T-Mobile has the fastest mobile data speeds in
the US, Ookla report reveals
During the past 12 months, improvements in technology and usage of available network spectrum led to a 19% increase in average mobile download speeds in the United States. All four major carriers have boosted download speeds, but not all carriers are improving equally and not all areas of the country are seeing the same benefits. In addition, not all are responding equally to the performance demands of unlimited plans. While progress was made over the last year, the U.S. still lost footing in the global race for fastest mobile internet speeds with a rank slip from 42nd to 44th in the world based on data from Q1-Q2 2017.
The 2017 U.S. Market Report by Ookla is based entirely on Speedtest Intelligence data captured during the first half of 2017. During this period, nearly 3 million unique mobile devices were used to perform over 14 million consumer-initiated cellular network tests. After analyzing these tests we are able to reveal which carrier is the fastest in the nation and in the most populous CMAs, who consistently provides acceptable speeds and how performance in rural areas lags. We also have an unparalleled view into how the speeds at Verizon and AT&T changed for customers after the debut and expansion of the carriers’ respective unlimited plans.
This year Ookla also introduced Speed Score to more accurately reflect the full breadth of networking experience on a given network. Speed Score incorporates low-end, median and top-end performance for both download and upload speed. It’s a comprehensive metric that combines all factors that matter to a good network experience into a single score.
Average mobile download speed in the U.S. increased 19.2% between Q1-Q2 2016 and Q1-Q2 2017 to 22.69 Mbps. That is not as strong as the year-over-year growth of 33% we saw in last year’s report. The U.S. still only ranked 44th in the world for download speed, immediately behind Fiji and Germany and just ahead of Oman for Q1-Q2 2017. Of course, the geographic breadth of the U.S. makes it challenging for its cellular speeds to compete with smaller, more densely populated nations.
Average upload speed over mobile improved a very slight 4.0% from the same period the year before to 8.51 Mbps. This is a much slower improvement than the year prior when we saw a 28% improvement between Q1-Q2 2015 and Q1-Q2 2016. The U.S. ranked 65th in the world for upload speed for Q1-Q2 2017, directly behind Mongolia and ahead of Germany.
Overall speeds for both downloads and uploads dipped when comparing Q1 2017 to Q2 2017. This could be due to decreased performance on some networks because of deprioritization on unlimited data plans. This is discussed more specifically in “How Unlimited Data Affects Performance” below.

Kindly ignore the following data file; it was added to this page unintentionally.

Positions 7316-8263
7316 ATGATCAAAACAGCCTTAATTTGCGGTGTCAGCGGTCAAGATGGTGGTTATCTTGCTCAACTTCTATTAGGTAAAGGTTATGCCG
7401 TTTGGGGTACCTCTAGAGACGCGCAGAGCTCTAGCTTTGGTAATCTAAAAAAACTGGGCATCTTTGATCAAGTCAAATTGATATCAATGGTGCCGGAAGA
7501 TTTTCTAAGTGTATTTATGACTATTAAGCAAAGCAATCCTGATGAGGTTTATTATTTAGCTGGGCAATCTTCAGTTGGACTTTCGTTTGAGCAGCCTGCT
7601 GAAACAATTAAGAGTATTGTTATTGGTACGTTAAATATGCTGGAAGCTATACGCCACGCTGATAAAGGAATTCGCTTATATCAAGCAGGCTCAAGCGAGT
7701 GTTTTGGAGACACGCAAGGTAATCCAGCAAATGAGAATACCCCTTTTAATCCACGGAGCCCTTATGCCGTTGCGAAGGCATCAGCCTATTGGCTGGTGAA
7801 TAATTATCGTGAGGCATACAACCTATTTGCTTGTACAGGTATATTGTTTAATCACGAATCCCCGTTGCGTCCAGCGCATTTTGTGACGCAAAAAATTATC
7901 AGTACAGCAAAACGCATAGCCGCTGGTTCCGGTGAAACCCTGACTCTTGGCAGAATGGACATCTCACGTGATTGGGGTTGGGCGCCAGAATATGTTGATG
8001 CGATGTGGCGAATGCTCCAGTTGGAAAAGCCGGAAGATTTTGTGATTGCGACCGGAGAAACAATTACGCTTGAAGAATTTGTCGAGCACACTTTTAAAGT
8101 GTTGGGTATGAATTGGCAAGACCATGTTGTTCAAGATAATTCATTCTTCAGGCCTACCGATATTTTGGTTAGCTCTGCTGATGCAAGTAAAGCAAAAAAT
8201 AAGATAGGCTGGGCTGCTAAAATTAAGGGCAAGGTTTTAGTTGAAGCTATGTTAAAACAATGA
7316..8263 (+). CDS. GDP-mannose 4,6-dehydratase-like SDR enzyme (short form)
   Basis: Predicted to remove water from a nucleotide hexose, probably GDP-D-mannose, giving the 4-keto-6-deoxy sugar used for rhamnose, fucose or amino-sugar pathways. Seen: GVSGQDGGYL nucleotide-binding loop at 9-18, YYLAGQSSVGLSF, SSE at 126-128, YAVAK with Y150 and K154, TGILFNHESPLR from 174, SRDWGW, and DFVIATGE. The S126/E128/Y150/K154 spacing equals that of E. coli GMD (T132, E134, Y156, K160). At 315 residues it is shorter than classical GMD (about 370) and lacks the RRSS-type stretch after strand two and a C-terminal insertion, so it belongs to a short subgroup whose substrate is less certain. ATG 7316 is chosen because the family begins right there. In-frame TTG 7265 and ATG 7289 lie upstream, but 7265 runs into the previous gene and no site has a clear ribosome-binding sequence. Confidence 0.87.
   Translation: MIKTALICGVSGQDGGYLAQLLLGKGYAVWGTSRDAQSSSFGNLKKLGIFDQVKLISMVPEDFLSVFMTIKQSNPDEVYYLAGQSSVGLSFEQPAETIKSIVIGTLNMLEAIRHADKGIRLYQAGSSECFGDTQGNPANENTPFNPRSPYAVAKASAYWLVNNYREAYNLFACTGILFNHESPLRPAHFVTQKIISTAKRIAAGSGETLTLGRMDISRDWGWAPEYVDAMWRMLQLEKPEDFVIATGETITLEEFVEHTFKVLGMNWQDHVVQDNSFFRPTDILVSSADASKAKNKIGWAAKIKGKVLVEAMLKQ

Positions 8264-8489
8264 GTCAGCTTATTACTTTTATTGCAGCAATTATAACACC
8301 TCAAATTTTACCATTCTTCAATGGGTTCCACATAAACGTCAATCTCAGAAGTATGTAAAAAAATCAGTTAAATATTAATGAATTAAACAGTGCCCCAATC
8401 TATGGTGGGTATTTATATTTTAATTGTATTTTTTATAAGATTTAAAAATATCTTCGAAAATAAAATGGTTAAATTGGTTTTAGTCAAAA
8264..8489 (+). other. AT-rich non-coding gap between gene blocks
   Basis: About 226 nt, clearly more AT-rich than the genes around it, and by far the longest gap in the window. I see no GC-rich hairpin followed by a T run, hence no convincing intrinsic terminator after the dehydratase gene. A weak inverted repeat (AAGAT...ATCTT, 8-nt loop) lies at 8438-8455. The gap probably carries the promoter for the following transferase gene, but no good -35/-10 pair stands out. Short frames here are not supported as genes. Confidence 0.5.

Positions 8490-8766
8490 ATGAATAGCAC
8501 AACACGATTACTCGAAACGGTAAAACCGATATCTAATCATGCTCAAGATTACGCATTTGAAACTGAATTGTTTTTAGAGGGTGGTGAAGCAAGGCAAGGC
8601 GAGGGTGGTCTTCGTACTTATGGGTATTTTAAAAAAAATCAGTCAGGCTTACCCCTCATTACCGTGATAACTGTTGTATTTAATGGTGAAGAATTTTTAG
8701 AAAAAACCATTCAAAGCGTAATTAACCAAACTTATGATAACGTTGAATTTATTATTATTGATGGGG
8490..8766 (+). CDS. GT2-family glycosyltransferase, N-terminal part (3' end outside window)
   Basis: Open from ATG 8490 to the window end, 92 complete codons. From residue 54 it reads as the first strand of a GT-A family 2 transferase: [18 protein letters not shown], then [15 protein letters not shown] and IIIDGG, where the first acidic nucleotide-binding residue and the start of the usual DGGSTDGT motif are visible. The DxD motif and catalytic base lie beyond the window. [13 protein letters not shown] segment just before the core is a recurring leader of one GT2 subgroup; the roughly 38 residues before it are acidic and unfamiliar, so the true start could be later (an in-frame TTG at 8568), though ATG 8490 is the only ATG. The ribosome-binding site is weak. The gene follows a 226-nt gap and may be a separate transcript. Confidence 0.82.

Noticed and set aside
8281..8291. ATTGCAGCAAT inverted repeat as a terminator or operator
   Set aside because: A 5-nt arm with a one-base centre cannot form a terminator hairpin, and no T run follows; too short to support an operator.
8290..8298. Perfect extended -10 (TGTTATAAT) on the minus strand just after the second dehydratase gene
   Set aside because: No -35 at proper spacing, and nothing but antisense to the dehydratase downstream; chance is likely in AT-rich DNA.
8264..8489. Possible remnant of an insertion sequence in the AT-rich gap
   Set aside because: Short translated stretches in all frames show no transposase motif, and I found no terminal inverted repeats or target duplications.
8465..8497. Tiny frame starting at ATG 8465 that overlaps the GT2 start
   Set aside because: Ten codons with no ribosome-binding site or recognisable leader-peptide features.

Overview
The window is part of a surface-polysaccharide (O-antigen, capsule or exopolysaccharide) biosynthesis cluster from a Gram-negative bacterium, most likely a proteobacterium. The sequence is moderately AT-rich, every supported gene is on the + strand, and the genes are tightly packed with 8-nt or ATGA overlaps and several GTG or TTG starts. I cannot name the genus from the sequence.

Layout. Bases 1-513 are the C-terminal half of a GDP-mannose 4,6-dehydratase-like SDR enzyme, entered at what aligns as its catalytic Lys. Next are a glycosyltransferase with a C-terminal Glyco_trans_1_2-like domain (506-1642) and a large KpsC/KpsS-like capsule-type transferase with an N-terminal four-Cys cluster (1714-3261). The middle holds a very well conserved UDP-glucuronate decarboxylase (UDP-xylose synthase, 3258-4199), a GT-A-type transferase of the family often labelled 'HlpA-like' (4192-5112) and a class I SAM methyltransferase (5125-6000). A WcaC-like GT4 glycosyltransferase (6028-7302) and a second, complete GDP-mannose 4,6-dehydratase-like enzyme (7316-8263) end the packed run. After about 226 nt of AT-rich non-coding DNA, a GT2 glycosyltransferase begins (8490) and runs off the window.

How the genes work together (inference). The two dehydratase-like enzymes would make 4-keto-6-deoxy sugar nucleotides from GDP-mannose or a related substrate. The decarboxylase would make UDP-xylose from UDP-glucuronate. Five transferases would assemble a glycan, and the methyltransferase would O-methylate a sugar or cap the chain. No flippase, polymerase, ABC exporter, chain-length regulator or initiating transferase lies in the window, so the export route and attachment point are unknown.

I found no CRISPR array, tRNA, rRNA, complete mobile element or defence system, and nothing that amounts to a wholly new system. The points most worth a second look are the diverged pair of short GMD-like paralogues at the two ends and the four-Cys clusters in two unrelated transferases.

Meanwhile, customers in rural areas saw an average download speed of 17.93 Mbps, 20.9% slower than the nation as a whole. Rural areas are Rural Service Areas (RSAs) as defined by the Federal Communications Commission (FCC).
Country-level speeds are average speeds based on all tests taken during this period, regardless of the device type that was used.
Using the same nationwide lens, Speedtest Intelligence data reveals which carrier is the fastest in the U.S. as a whole. Though this is a country-wide view, carrier rankings remain the same when we limit the analysis to the 100 most populated Cellular Market Areas (CMAs). There are also other important ways to assess networks, including performance in top markets and consistency of acceptable speeds — both of which we explore later in this report.
T-Mobile is the fastest carrier nationwide
T-Mobile has the fastest mobile network in the United States, clocking in with a Speed Score of 23.17 on modern devices during Q1-Q2 2017. The combination of a tightly-spaced cell site grid and a smaller subscriber base than Verizon and AT&T could be the keys to T-Mobile’s success in the U.S. market and to their ability to support the exponential growth in mobile data consumption. Leveraging 700MHz spectrum, T-Mobile has been expanding its LTE footprint into new markets. Additionally, T-Mobile has been aggressively refarming their spectrum, previously used for legacy technologies such as GSM and WCDMA, and committing those assets to the more efficient LTE technology.
With the fastest time-to-market when rolling out advanced LTE features such as Wi-Fi Calling, HD Voice, VoLTE using Enhanced Voice Services Codec, various capacity enablers such as Higher Order Multiple-Input Multiple-Output (MIMO), advanced modulation schemes (256QAM), and LTE in the Unlicensed 5GHz band, T-Mobile is in an excellent position to become the first all-LTE mobile carrier in the United States which will allow them to deliver voice and data more efficiently.
Verizon Wireless takes second
Second-place Verizon Wireless, the first LTE carrier in the U.S., has a Speed Score of 21.13 and delivers consistent and reliable performance across its large footprint. Over the past year, Verizon has been doing a lot of work around network densification, installing thousands of small cells in urban and suburban areas, as well as many commercial venues. Utilizing LTE-Advanced technologies like Three Channel Carrier Aggregation, Verizon has been able to maintain solid performance in areas of high traffic, though a drop in performance has been seen since Verizon launched Unlimited.
To fortify network performance, Verizon has started refarming legacy spectrum more aggressively. One example is the New York City market, where Verizon has recently started sunsetting their legacy 3G network in the 1900MHz band and repurposing the entire 1900MHz block for LTE operation. Verizon is already the fastest carrier in New York City and this will only further improve their LTE performance in the months to come.
AT&T comes in third
AT&T was one of the first carriers to adopt LTE in the U.S., but over the past few years the competition has gotten better. Now AT&T ranks third with a Speed Score of 20.05. For the most part, AT&T has managed to keep up with the increased consumption and maintain its performance. But a notable drop in performance coincides with the timing of AT&T’s expansion of their Unlimited Plan and the introduction of their Unlimited Choice Plan, which caps subscriber speeds at 3 Mbps with unlimited data usage, the impact of which is discussed later in this report.